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Coastal Cleanup Begins After Hurricane Sandy

Residents say they feel blessed to have missed brunt of storm

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A torn-up dock in Ocean City, Md. is just one of many bits of local infrastructure which will have to be repaired.
Courtesy of Amy Copeland
A torn-up dock in Ocean City, Md. is just one of many bits of local infrastructure which will have to be repaired.

Update, 5:00 p.m.: The winds have died down, but it's still cold and wet on the Eastern Shore as officials along the Delmarva peninsula assess the damage and determine when its safe for residents and others that have evacuated to return after what many residents are calling the worst storm to ever hit the region in their lifetimes.

Bob Shertier is from Fairfax, Va., but when he arrived at his home in coastal Delaware, he found a mess.

"It's already receded, so it's not as bad," says Shertier. "The carpets are just soaked, so we are gonna rip out the carpets and take care of what we have to take care of."

Further down the road, there are businesses already open again, like the High Stakes Bar & Grill on Route 54 in Fenwick Island, Del. There are flooded neighborhoods all around the bar, but the place was packed this afternoon.

At the bar, Dave Ball says that even though his property was spared by the storms, he knows Sandy was a gamechanger for many folks here on the coast.

"I know we were totally 100 percent blessed," says Bell. "That we were just a little bit south of that, maybe 20 or 30 miles, so we aren't in a situation where we are in a total catastrophe."

That's a feeling all over the Delmarva Peninsula. There is damage, but there's a feeling of utter relief that Hurricane Sandy didn't decimate the coast like residents now realize she could have.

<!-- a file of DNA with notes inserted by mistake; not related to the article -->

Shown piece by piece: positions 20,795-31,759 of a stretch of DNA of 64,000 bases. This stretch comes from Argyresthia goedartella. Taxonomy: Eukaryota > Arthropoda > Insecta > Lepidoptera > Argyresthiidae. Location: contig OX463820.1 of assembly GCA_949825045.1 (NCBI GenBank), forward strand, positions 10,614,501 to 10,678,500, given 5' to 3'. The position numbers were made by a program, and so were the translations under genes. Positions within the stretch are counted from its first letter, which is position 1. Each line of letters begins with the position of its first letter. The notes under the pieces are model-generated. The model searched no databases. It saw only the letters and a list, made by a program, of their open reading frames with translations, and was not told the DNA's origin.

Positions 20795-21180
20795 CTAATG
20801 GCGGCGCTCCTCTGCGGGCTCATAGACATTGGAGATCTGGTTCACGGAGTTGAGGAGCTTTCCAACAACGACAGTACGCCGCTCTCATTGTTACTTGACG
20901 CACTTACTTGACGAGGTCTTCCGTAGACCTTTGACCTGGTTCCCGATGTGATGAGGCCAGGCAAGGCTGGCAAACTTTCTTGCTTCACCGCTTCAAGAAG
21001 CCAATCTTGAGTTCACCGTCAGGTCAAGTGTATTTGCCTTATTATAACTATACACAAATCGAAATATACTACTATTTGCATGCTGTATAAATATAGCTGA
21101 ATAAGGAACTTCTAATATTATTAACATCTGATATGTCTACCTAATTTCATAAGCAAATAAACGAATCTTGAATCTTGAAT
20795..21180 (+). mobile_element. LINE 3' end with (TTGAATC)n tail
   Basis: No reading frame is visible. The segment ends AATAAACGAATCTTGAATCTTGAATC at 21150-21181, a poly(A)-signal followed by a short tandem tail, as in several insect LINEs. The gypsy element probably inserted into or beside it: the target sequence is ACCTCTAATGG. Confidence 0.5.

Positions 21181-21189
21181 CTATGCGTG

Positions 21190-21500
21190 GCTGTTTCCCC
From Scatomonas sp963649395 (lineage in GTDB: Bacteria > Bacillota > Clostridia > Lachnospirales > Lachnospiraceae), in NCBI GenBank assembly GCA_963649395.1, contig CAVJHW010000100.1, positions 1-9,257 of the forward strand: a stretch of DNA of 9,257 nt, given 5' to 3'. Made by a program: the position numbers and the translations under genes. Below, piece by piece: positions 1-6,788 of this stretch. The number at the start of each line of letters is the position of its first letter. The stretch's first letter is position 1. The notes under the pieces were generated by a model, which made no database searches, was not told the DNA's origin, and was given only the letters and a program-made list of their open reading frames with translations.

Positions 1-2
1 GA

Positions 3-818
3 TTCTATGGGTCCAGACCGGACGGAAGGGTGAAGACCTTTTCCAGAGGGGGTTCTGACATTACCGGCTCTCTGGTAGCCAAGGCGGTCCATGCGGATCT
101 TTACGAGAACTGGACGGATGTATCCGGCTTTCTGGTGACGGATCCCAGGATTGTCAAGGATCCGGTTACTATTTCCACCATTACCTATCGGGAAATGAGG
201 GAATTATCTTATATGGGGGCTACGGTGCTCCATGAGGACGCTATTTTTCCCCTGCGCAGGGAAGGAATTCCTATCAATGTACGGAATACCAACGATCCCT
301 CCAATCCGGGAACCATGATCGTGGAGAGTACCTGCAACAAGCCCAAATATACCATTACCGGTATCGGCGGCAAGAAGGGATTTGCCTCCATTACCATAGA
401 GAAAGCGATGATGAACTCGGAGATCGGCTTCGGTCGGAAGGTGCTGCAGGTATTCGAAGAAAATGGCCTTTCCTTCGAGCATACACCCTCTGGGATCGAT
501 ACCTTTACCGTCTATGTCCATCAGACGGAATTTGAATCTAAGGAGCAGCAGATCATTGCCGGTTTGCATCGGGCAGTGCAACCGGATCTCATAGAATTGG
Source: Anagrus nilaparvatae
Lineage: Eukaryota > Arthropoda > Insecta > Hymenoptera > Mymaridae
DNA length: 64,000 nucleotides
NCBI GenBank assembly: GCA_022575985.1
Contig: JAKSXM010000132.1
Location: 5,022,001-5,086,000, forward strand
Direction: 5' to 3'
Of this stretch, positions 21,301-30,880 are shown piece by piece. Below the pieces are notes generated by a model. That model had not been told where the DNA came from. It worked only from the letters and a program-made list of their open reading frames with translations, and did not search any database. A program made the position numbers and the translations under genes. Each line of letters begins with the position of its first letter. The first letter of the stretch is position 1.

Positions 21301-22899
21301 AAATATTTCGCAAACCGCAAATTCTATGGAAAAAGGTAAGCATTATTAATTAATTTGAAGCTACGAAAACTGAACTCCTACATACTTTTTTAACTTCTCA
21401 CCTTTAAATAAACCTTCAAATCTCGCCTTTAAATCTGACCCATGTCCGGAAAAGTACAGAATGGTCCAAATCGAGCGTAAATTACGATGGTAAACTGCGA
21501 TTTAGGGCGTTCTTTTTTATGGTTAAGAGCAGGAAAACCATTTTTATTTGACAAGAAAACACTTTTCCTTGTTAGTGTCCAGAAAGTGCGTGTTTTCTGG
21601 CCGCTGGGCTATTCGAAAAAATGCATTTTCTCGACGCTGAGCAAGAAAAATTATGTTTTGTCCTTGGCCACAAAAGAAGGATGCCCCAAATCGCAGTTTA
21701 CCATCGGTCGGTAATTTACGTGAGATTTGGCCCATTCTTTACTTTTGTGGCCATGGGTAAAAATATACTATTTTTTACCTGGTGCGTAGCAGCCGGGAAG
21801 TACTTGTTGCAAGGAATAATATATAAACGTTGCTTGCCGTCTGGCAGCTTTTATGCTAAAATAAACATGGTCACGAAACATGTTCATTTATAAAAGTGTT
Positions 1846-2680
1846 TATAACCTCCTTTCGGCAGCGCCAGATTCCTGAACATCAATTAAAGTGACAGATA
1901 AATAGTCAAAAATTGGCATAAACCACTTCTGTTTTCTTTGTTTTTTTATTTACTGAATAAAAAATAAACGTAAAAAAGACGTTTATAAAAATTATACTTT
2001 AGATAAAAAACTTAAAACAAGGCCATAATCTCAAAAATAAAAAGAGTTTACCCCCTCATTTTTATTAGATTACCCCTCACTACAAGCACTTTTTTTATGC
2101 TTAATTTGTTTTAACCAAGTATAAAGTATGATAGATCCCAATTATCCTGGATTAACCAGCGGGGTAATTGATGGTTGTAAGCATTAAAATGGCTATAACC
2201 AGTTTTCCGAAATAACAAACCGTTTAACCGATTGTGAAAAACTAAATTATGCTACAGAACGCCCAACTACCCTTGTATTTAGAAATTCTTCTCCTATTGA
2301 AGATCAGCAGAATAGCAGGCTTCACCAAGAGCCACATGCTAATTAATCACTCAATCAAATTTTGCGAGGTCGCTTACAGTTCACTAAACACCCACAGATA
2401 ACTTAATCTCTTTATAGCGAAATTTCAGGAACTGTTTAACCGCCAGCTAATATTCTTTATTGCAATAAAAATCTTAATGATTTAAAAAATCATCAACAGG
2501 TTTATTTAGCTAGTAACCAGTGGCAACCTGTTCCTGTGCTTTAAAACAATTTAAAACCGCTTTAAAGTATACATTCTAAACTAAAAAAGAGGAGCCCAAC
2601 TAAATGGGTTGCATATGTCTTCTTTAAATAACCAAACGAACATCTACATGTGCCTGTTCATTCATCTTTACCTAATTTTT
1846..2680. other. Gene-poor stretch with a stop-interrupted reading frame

Original Story: In Ocean City, the famous Wicomico Fishing Pier was destroyed, and large portions of the city's dunes were washed away.

They have been able to open Coastal Highway and roads up to 17th St. The Route 90 bridge reopened overnight, as did the Chincoteague Causeway — which is the only way on and off the Virginia island south of Ocean City. This morning, the Chesapeake Bay Bridge is open in both directions, as is the 1-95 Millard Tydings Bridge.

Water is receding quite rapidly in some areas, but there was still about a foot of water in downtown areas, including on North Division street. But water levels could swell again during today's high tides, and officials are urging people to sit tight before returning to their homes.

In Salisbury, Md., approximately 600 students from the state university there were holed up in the university's gymnasium while other residents retreated to shelters. Salisbury mayor Jim Ireton plans to lift the state of emergency in the city later today, he said this morning. Crews are currently assessing the flood damage

Up until approximately 9 a.m. today, Delaware state police were still issuing tickets to people on the roadways due to an order from the governor's office. Just before 9 a.m., Gov. Jack Markell eased the driving restrictions in the state to Level 1, which means drivers are allowed on the roads but encouraged to use extreme caution and common sense.  

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